• The chromosome “sides” or “copy” shown after the parental phasing – in other words, the child’s chromosome copies can be assigned to a particular parent with either or both parents’ DNA. Therefore, after parental phasing, all of the same parent’s DNA should consistently be assigned to either copy 1 or copy 2 for the child on all of their chromosomes.  It isn’t.
  • The child’s ethnicity source (parent) assignment based on the parent’s or parents’ ethnicity assignment(s).  Hence, the African segment assignment issues above.
  • The ethnicity phasing itself.  The assigning of the source of Jasmine’s African DNA to her mother when they share no common African segments.  Clearly this is incorrect, calling into question the validity of the rest of the parental ethnicity phasing.

Unfortunately, we really don’t have adequate tools to determine exactly where the problem or problems lie, but problems clearly do exist. This is very disappointing.

As a result, I won’t be adding this information to my Master DNA spreadsheet, and I’m surely glad I took the time to do the analysis BEFORE I copied the segment data into my spreadsheet.  In my excitement, I almost skipped the analysis step, trusting that 23andMe had this right.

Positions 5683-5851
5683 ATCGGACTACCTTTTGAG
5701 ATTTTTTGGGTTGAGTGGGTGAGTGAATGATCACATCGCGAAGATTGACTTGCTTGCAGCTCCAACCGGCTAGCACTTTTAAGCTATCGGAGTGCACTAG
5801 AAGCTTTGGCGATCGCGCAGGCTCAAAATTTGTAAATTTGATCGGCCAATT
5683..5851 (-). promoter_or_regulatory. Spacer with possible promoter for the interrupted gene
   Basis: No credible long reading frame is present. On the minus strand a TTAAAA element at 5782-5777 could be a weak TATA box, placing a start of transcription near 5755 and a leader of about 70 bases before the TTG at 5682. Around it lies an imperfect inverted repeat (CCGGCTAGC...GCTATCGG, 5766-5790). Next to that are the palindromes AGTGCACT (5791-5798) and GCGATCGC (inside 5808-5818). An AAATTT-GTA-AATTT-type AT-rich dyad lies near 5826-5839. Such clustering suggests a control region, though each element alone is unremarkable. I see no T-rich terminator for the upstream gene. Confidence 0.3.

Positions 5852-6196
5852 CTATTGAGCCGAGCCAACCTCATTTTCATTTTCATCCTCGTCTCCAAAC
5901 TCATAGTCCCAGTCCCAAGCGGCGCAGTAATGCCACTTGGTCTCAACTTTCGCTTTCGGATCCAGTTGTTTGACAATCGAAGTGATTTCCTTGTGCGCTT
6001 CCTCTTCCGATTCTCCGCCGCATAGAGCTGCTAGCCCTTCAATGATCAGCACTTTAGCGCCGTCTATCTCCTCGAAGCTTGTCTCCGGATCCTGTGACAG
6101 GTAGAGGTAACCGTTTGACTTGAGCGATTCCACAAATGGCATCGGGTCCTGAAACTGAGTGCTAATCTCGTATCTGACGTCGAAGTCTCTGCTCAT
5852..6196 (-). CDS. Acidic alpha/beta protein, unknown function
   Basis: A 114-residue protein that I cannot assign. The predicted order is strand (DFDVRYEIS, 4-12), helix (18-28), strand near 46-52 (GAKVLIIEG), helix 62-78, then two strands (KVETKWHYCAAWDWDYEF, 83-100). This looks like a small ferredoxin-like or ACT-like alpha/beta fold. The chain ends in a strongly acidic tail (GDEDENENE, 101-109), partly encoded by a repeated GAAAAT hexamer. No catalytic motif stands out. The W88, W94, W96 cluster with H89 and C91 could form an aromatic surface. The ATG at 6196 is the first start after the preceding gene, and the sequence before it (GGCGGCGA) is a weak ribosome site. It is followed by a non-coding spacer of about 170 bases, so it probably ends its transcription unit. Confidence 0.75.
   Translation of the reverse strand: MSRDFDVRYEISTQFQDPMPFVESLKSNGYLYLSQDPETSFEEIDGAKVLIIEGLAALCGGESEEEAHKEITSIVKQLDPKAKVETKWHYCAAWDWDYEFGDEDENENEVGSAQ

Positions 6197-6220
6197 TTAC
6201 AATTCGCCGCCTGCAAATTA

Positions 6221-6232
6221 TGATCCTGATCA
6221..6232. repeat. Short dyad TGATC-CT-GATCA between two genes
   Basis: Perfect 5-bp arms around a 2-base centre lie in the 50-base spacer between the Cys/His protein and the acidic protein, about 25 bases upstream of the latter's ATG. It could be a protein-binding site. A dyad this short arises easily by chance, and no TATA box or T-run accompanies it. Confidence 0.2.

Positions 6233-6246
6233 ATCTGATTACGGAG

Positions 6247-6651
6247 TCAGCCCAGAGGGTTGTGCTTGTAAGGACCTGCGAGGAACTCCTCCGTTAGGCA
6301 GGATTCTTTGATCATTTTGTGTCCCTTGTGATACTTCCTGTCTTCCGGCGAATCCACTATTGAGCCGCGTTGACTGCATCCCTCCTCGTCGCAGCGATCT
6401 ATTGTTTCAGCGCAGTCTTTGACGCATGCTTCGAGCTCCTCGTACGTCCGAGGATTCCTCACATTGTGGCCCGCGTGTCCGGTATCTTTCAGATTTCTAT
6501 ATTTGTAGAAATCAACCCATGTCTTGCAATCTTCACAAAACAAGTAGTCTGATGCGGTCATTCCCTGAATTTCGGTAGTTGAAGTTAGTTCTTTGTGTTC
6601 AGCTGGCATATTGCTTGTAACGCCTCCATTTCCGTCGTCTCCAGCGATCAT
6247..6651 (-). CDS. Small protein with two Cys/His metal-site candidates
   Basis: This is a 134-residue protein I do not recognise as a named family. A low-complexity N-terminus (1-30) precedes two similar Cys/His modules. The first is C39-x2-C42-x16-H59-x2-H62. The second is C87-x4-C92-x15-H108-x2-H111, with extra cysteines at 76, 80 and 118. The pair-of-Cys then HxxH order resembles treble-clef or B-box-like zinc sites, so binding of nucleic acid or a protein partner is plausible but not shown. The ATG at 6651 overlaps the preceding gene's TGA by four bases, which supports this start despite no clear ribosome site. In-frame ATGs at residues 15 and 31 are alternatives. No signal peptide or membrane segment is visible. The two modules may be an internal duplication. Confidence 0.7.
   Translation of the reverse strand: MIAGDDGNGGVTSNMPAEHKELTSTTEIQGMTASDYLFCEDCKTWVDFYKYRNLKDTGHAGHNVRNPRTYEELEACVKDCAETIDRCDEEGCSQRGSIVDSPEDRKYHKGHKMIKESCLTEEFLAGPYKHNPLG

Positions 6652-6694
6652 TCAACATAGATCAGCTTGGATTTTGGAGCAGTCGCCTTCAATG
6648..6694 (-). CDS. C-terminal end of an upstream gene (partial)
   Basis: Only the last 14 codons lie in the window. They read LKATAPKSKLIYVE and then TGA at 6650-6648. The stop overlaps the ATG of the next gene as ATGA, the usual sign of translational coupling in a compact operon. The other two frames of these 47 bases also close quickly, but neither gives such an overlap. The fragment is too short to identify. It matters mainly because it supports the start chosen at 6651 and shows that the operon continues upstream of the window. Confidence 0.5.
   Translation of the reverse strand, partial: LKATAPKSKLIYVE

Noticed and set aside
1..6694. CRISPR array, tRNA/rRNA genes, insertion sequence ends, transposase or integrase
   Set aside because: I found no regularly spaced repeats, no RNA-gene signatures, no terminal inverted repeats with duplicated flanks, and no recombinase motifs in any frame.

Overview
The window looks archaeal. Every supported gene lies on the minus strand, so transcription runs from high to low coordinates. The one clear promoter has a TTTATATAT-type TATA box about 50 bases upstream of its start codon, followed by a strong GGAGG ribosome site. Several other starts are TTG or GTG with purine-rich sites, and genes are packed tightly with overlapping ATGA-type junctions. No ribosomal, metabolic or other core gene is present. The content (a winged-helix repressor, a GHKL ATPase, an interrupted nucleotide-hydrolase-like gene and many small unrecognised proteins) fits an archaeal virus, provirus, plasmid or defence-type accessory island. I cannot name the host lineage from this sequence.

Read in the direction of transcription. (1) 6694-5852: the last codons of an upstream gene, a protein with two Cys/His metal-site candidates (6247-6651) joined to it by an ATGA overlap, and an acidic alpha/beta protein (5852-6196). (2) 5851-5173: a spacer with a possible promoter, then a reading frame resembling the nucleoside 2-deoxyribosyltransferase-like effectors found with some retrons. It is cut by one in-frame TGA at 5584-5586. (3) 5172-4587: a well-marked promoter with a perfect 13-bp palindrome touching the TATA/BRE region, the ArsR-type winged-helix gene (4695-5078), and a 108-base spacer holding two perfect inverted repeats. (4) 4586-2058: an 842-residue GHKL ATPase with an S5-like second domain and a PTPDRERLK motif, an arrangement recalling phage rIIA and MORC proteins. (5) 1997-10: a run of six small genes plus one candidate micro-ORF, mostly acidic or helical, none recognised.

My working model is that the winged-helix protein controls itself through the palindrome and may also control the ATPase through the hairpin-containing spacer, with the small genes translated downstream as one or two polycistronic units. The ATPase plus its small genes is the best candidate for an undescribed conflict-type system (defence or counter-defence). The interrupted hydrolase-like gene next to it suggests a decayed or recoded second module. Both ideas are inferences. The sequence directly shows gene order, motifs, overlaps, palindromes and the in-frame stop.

All ethnicity results need to be taken with a large grain of salt, especially at the intra-continent level, because the reference populations and technology just haven’t been perfected.  It’s very difficult to discern between countries and regions of Europe, for example.  I discussed this in the article, “Ethnicity Testing – A Conundrum.”

However, it appears that adding parental phasing on top means that instead of a grain of salt, we’re looking at the entire shaker, at least at 23andMe – even at the continent level – in this case, Africa, which should be easily discernable from European. Parental phasing by its very nature should be able to help refine our results, not make them less reliable.